My buddy Greg, whose various blogs I’ve been following only since about 2005, posed the question above. What ordinal number is your favorite band’s best album? He mandated that I do likewise.
So naturally, I misread this as a CARDINAL number and started musing about Led Zeppelin III, 4- Foreigner, and Chicago so many digits I’ve lost track. No.
“I have a theory that bands release their best albums early in their careers. Bands tend to burn brightly but briefly…, and so they crank out great music early and, if they survive, begin to coast later in their careers. This isn’t a hard and fast rule…”
Maybe there is something to be said for this. I know the band Boston had at least four albums, but I must admit that I have just the first one. This doesn’t mean albums #2 and #3, both of which went to #1 on the album charts, aren’t as good…
It seemed, though, that a lot of my favorite albums of a group were their second outing. The Band’s eponymous album with the brown cover, Disraeli Gears by Cream, and Abraxas by Santana are among my favorite albums in my collection.
I have a good friend who is a big fan of Chicago Transit Authority, the band Chicago’s first album before they became very popular. Likewise, he only likes the first Blood, Sweat, and Tears album, Child Is Father to the Man, with Al Kooper, and hates the ones with David Clayton-Thomas on vocals. But I got the eponymous second albums – what is it with these self-titled sophomore albums? – first, and so favor them.
Conversely, there isn’t a major Motown artist whose first few albums I would peg as their best, except one.
Supremes: Beyond their hits, they were also putting out albums to show how diversified they were; A Bit of Liverpool; Sing Country, Western, and Pop; Sing Rodgers and Hart. My favorite is either The Supremes Sing Holland-Dozier-Holland. (about #11 of 24 with Diana Ross as lead vocalist), or maybe Love Child (#17).
Temptations: With A Lot O’ Soul #6 of 40-some, is a transitional one from being produced by Smokey Robinson to Norman Whitfield. Puzzle People (#14) is their second produced entirely by Whitfield after David Ruffin left the group and Dennis Edwards joined. (These numbers are approximate, counting the crossovers with the Supremes and a live album, but not a greatest hits collection.)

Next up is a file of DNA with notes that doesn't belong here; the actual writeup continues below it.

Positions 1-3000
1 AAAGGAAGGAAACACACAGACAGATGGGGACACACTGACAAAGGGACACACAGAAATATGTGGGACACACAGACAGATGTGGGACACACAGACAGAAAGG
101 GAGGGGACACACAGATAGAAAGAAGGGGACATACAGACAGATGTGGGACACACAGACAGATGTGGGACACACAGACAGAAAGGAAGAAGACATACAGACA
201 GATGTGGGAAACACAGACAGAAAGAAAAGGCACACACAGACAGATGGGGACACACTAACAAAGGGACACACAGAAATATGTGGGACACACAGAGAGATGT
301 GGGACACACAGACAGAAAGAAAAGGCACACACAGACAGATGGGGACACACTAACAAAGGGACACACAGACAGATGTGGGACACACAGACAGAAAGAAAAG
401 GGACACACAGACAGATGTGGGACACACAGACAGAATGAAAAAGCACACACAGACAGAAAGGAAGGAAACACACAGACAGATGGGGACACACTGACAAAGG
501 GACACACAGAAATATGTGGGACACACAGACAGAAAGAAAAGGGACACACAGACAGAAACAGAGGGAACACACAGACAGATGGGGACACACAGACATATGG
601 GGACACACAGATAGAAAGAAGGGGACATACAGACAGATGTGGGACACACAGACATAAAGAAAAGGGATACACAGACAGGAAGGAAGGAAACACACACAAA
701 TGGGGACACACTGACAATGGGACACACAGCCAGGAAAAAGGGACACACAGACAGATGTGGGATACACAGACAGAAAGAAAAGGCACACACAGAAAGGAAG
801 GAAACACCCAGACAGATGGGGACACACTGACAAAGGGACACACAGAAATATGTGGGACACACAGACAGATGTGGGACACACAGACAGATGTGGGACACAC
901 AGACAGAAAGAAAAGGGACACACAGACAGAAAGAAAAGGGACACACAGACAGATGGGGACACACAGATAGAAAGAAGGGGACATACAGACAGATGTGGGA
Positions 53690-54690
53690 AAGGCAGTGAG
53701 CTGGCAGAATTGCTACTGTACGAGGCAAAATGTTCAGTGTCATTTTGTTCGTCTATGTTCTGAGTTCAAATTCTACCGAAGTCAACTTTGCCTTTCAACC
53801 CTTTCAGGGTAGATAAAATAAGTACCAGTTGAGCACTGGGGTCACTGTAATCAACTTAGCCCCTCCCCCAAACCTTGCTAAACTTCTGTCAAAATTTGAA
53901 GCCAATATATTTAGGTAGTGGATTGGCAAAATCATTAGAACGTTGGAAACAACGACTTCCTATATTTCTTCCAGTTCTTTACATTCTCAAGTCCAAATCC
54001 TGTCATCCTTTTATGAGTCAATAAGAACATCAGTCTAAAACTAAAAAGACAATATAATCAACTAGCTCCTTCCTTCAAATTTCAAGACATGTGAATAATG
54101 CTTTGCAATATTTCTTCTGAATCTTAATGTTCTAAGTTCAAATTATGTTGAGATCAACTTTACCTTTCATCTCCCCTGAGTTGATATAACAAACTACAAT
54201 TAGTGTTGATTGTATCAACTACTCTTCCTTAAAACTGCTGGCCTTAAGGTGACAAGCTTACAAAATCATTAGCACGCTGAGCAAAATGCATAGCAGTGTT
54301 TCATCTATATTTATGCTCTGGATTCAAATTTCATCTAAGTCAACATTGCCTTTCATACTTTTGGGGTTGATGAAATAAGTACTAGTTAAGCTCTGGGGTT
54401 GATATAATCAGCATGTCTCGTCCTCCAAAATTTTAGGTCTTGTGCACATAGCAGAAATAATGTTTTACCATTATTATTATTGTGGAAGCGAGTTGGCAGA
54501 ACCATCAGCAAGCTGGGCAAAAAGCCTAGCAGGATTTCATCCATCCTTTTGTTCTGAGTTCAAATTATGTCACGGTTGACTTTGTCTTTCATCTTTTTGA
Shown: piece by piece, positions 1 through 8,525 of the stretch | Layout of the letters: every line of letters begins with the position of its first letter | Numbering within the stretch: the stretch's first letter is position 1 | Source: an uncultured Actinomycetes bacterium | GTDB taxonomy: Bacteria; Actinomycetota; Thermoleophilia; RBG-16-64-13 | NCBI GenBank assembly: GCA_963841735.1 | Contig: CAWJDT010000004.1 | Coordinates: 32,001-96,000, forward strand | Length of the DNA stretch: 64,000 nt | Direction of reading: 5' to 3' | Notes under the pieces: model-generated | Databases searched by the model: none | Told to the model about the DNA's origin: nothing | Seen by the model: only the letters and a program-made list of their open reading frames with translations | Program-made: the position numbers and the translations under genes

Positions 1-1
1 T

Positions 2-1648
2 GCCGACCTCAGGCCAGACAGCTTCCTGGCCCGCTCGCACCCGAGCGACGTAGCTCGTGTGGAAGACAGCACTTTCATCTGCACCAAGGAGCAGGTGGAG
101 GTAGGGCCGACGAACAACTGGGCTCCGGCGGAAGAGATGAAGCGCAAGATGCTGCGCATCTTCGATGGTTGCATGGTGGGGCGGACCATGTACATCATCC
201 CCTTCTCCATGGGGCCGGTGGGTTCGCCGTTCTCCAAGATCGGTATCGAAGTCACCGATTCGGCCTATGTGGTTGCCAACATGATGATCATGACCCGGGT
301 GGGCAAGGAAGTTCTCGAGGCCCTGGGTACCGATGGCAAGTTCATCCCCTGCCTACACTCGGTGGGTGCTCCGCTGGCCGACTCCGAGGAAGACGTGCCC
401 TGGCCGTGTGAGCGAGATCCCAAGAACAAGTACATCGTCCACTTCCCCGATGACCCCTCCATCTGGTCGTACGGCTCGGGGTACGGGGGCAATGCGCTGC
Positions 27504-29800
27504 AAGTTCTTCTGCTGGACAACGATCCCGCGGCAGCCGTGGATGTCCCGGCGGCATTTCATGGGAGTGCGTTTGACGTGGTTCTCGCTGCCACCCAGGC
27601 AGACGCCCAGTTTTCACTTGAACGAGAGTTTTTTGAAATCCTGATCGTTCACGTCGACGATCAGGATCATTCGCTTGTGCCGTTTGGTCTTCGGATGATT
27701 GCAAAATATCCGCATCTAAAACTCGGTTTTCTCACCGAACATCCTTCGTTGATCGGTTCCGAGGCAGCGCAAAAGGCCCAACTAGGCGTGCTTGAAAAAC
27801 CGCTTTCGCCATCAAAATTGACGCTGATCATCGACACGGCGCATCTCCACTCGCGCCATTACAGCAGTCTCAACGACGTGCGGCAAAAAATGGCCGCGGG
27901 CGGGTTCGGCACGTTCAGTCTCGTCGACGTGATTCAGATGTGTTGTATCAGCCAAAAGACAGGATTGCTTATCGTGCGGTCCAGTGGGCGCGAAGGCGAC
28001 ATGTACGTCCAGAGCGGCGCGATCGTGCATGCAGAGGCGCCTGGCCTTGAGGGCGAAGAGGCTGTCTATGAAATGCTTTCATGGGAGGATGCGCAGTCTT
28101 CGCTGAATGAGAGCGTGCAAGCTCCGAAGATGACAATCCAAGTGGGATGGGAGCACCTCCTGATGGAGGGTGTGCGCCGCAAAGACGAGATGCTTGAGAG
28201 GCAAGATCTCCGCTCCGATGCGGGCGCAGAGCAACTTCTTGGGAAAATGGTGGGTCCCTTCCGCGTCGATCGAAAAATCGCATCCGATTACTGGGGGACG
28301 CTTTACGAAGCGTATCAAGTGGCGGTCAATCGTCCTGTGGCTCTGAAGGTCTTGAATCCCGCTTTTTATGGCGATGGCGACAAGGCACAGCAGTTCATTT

Stevie Wonder: He didn’t come into his own until the 1970s. Songs in the Key Of Life (#15 of 27) is considered the masterpiece, but the three albums before that, Talking Book, Innervisions, and Fulfillingness’ First Finale are all excellent.
Marvin Gaye: As great as his singles were, he never had a great album before What’s Going On, #13 of 20-something. (Marvin was repackaged posthumously a lot.)
Jackson Five. Those first two albums, Diana Ross Presents and ABC, are arguably their best.
Aretha Franklin: Well, not her early Columbia work, but I’d pick any of her early Atlantic albums. I’m partial to Lady Soul (#7 of about 40), but Amazing Grace (#16) is, well, amazing.
Simon and Garfunkel: I’m partial to their last album, Bridge Over Troubled Water, which is their 5th, or 6th, if you count the soundtrack to The Graduate, which I don’t.
The Beatles: somewhere between Rubber Soul (#6) and the white album (#10), unless you’re counting the American albums
I could do others but won’t, for a few reasons. Some albums are universally acclaimed that they’re on EVERYBODY’S list. or should be, e.g., Peter Gabriel’s third album (Melt). Other artists, I just can’t really pick their best; Neil Young is a real peaks and valleys guy. Still, other artists, I didn’t come to chronologically, but rather scattershot: Weird Al Yankovic is a prime example.